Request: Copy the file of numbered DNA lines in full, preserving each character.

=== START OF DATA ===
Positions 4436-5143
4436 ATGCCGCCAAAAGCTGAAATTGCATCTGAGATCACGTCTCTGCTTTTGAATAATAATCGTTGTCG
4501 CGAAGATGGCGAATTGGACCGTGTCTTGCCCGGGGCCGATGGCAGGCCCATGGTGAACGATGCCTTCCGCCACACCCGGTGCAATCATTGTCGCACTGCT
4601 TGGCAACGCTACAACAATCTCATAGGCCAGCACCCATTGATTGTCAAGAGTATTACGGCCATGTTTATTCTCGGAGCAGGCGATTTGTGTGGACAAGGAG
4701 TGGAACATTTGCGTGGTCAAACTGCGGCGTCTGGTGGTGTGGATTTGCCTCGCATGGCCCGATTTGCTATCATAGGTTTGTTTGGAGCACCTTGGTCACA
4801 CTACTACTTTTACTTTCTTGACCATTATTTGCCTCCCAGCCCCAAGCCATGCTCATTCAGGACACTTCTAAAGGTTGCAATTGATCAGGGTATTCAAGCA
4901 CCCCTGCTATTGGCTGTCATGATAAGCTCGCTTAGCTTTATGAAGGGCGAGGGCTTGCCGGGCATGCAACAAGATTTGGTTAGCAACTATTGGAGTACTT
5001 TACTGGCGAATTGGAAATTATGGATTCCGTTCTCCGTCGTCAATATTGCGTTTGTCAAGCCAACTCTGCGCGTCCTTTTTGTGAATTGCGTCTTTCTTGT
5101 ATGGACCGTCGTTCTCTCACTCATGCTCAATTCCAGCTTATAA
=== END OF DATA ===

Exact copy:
Positions 4436-5143
4436 ATGCCGCCAAAAGCTGAAATTGCATCTGAGATCACGTCTCTGCTTTTGAATAATAATCGTTGTCG
4501 CGAAGATGGCGAATTGGACCGTGTCTTGCCCGGGGCCGATGGCAGGCCCATGGTGAACGATGCCTTCCGCCACACCCGGTGCAATCATTGTCGCACTGCT
4601 TGGCAACGCTACAACAATCTCATAGGCCAGCACCCATTGATTGTCAAGAGTATTACGGCCATGTTTATTCTCGGAGCAGGCGATTTGTGTGGACAAGGAG
4701 TGGAACATTTGCGTGGTCAAACTGCGGCGTCTGGTGGTGTGGATTTGCCTCGCATGGCCCGATTTGCTATCATAGGTTTGTTTGGAGCACCTTGGTCACA
4801 CTACTACTTTTACTTTCTTGACCATTATTTGCCTCCCAGCCCCAAGCCATGCTCATTCAGGACACTTCTAAAGGTTGCAATTGATCAGGGTATTCAAGCA
4901 CCCCTGCTATTGGCTGTCATGATAAGCTCGCTTAGCTTTATGAAGGGCGAGGGCTTGCCGGGCATGCAACAAGATTTGGTTAGCAACTATTGGAGTACTT
5001 TACTGGCGAATTGGAAATTATGGATTCCGTTCTCCGTCGTCAATATTGCGTTTGTCAAGCCAACTCTGCGCGTCCTTTTTGTGAATTGCGTCTTTCTTGT
5101 ATGGACCGTCGTTCTCTCACTCATGCTCAATTCCAGCTTATAA